However academically rigorous English schools might be, the young Dahl found their discipline policies monstrous and oppressive. Decades afterward he would vividly recall his terror at the continual threat of being beaten with a bamboo or wooden cane. This weapon could create vicious welts on its victim’s back and buttocks and leave painful bruises for weeks. Although some of the canings Dahl and his friends received may have been deserved, many of them were the result of the capricious exercise of authority by ill-tempered teachers and older students. The experience left him with a lifelong sympathy for the small and weak and an active detestation of bullies.
However, Dahl’s schooldays were not a period of unremitting horror. While at one school, he was part of a program by which the Cadbury Chocolate Company tested new formulations. At regular periods each student would receive a box containing twenty small bars of chocolate to evaluate. Dahl came to look forward to each distribution, and often imagined the laboratory in which they were created.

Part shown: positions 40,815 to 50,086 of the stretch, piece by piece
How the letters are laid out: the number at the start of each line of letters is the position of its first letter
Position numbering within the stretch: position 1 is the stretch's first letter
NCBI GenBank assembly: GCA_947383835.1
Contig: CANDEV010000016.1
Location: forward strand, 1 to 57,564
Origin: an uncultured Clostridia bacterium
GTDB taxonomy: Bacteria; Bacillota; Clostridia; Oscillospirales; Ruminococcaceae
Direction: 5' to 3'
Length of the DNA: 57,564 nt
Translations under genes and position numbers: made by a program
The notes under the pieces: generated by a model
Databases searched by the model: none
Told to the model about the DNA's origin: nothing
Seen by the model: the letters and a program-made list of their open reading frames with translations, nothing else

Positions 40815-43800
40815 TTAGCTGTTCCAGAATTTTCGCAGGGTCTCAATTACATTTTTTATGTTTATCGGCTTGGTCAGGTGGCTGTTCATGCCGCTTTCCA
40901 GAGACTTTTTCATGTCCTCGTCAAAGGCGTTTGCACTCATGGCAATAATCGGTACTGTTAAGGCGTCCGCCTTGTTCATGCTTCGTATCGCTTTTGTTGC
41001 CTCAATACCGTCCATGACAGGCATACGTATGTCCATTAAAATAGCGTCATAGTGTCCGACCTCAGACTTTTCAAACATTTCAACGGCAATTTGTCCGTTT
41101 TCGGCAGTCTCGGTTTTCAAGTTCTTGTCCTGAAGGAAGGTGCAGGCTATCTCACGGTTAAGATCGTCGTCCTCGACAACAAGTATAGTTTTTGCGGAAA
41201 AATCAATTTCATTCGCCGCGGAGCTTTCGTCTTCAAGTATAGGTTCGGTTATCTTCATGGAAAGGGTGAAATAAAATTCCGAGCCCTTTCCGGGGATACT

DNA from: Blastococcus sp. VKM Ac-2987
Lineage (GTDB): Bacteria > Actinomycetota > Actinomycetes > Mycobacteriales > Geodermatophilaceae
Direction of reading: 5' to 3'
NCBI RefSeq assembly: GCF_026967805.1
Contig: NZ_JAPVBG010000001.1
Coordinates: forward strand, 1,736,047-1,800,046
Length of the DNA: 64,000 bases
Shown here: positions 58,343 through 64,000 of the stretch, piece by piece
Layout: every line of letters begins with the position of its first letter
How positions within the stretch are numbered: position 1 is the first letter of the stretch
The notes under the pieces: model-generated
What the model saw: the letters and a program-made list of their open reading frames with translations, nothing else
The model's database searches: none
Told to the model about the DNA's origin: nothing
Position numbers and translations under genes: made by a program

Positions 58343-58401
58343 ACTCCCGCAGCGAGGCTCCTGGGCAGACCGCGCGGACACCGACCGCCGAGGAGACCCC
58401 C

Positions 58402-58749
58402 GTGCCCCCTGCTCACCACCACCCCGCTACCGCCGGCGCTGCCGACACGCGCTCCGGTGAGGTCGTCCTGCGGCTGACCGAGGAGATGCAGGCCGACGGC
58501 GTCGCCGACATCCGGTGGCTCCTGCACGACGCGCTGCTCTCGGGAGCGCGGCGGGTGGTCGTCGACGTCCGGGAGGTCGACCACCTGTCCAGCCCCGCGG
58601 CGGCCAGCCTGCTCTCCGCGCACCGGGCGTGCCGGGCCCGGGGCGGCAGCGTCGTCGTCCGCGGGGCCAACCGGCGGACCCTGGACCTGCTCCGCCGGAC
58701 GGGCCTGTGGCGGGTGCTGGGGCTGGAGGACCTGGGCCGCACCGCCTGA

When Dahl finished school, he decided not to pursue a university degree because he wanted to see the world. He obtained a job with Shell Oil, which sent him to Tanganyika (now Tanzania) in Africa. While he was there, World War II broke out and he volunteered for the Royal Air Force (RAF). After learning how to fly, he was sent north to another airbase. However, the directions he was given were faulty, and he ran out of fuel before reaching the runway. Injured in the crash landing, he barely escaped his plane before it caught fire.
While he was recuperating from his injuries and it became increasingly clear that he would never again be fit enough to fly, the RAF sent him to Washington, D.C., to serve as an attaché in its embassy. There he was interviewed about his experiences, only to run out of time to answer all of the reporter’s questions. He offered to send the reporter some notes to fill in what he had omitted, but the paper he delivered was practically a finished story. The reporter then suggested that he might have a career in writing.